Will Smith is the former editor of Tested, and is currently skulking around in the shadows, planning something to do with Virtual Reality. One day he will likely specify what that something is, possibly via Twitter.
It’s pretty well established that having a kid results in significant changes to your life. Nowhere is that more obvious, than when I made my list of games played for 2015. I’m really sorry, but I wasn’t able to carve out the hours for epic games like The Witcher 3, Fallout 4, or Metal Gear Solid V. Instead, I endlessly rewatch Curious George and those fucking Minions movies. This is my life.
My least favorite trend of 2015 is my daughter waking me up as soon as it’s light outside. While not a problem in the winter (it gets light at 10AM every day in SF in the winter), it’s a major inconvenience in the summer. Because I was sleeping at most 4 hours a night this year, I also skipped any games that started slow or sounded boring enough that I was afraid it might put me to sleep. I didn’t want to waste a moment of my precious evening game time by falling asleep on the couch.
My favorite trend of 2015 is that I stopped buying games that would necessitate purchasing a bunch of DLC if I want to play them two months after release. I only have time to play those games like the dirtiest of casuals, so I opted to skip that pressure entirely. Sorry Battlefront, Battlefield, and pretty much every other shooter. I did play the Battlefront beta, which turned out to be the perfect amount of Battlefront for me.
My favorite board gaming trend of 2015 is to spend 10 minutes watching a “How to play” video on YouTube instead of trying to parse unclear or poorly written rules. Seriously, everyone should do this. It’s a life changing thing if you like board games because everyone can watch the video at the same time (or before game night, even).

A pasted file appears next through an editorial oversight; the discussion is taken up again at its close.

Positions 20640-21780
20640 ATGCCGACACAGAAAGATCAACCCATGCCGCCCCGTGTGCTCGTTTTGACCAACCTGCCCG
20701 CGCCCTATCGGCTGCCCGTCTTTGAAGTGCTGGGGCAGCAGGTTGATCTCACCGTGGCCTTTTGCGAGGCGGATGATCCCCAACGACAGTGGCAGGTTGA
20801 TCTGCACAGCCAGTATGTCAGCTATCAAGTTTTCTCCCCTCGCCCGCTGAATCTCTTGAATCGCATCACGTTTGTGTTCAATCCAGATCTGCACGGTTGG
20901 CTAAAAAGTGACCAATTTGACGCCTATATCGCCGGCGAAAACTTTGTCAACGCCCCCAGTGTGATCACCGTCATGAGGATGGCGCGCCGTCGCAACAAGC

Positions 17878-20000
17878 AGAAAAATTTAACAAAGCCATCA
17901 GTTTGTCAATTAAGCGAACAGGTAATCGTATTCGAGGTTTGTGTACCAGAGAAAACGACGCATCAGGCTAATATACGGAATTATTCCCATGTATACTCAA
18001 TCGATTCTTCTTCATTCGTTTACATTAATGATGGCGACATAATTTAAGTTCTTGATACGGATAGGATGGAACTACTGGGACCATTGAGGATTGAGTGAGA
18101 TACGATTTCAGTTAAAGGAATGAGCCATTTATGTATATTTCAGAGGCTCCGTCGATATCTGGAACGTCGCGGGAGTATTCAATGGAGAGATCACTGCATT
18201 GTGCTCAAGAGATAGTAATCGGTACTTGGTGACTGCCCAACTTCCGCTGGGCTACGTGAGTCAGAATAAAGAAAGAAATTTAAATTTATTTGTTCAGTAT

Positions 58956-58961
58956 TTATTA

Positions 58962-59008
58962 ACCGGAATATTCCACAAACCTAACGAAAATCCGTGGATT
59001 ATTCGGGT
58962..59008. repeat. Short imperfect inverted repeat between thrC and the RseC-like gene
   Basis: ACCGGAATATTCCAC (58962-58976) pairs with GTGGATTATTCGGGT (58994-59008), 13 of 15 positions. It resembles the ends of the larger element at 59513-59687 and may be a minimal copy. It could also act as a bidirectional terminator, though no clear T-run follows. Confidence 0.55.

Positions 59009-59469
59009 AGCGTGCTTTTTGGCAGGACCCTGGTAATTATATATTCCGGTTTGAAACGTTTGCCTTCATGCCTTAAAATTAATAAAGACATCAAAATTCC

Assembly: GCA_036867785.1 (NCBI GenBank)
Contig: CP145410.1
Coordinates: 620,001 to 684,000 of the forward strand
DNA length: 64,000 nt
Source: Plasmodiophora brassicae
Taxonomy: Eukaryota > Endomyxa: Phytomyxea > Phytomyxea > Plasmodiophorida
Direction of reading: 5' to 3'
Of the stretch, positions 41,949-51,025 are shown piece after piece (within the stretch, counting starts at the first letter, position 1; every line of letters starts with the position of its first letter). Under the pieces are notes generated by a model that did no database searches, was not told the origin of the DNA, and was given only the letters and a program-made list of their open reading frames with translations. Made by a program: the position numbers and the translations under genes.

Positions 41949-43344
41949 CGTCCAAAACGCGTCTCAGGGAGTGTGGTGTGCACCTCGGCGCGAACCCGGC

Despite all this nonsense, and hundreds of hours exposure to Minions this year, I probably still have 40 games on my list. Here it is:
I’m not really sure that this iOS puzzle game is actually a game, in the traditional sense, but I’ve enjoyed the hell out of it for the last couple of weeks. Basically, it requires you to split blocks in two using alternating horizontal and vertical lines. The goal is to keep the splits happening indefinitely, but it’s much harder than it seems, as one wrong move can leave you without a place to put your next split. It’s exactly what I look for in a phone game--a perfect way to kill some time, with leaderboards so I can judge my progress against past me.
One-Night Ultimate Werewolf
I’ve played a bunch of Werewolf/The Resistance/Mafia/etc. over the years, but this is my favorite version of all of those games for two reasons. One, it adds a bunch of different roles to condense the multi-round drama of a good game of Werewolf into one night, which solves the “I got killed during the first round and now have nothing to do” problem that plagues large Werewolf games. The simpler design also means that you don’t need a human to run the game, instead you can download a free app for your phone that handles it for you.
I just got my Kickstarter copy of Burgle Bros. a few weeks ago, and we’ve been playing the hell out of it since. It’s a co-op heist game that uses a dynamic board and some brutal mechanisms to almost guarantee that your heist will come down to a nailbiter. Basically, you need to break into a building, empty a safe on each of three floors, and then escape the building before the guards or traps get you. We haven’t successfully won a game yet, but the combination of the dynamic board and the increasing tension of the guards makes for a fun, repeatable experience.
I have always loved ant farm games--you know, the games that let you adjust the environment of a game without giving you direct control over the people living in that environment. Planetbase is one of the more difficult games I’ve played in that genre--it puts you in charge of a newly founded colony on another planet, where you first have to build the infrastructure to keep your people alive, then build enough of an economy that an accident won’t wipe you out, and finally defend your colony against space assholes who invade and try to kill your people. Even after hours of play, my colonies live on a razor’s edge of survival--one bad sandstorm, meteor strike, or onion fungus can kill hundreds of people. Maybe it says something dark and distressing about me that I think having control over the virtual lives of hundreds of poor, unsuspecting colonists is SUPER DUPER FUN.
Until Dawn really nailed the whole interactive fiction thing. Setting the game in a schlocky horror movie is perfect for this type of game--it lets itself explain away the limitations of a video game in a way that’s thematically appropriate and gives the audience a framework that they understand well enough that they can jump directly into. I had such a good time with the game that I actually played it twice--I went in completely cold the first time, and then I revisited most of the key moments to pick it apart and see how it works.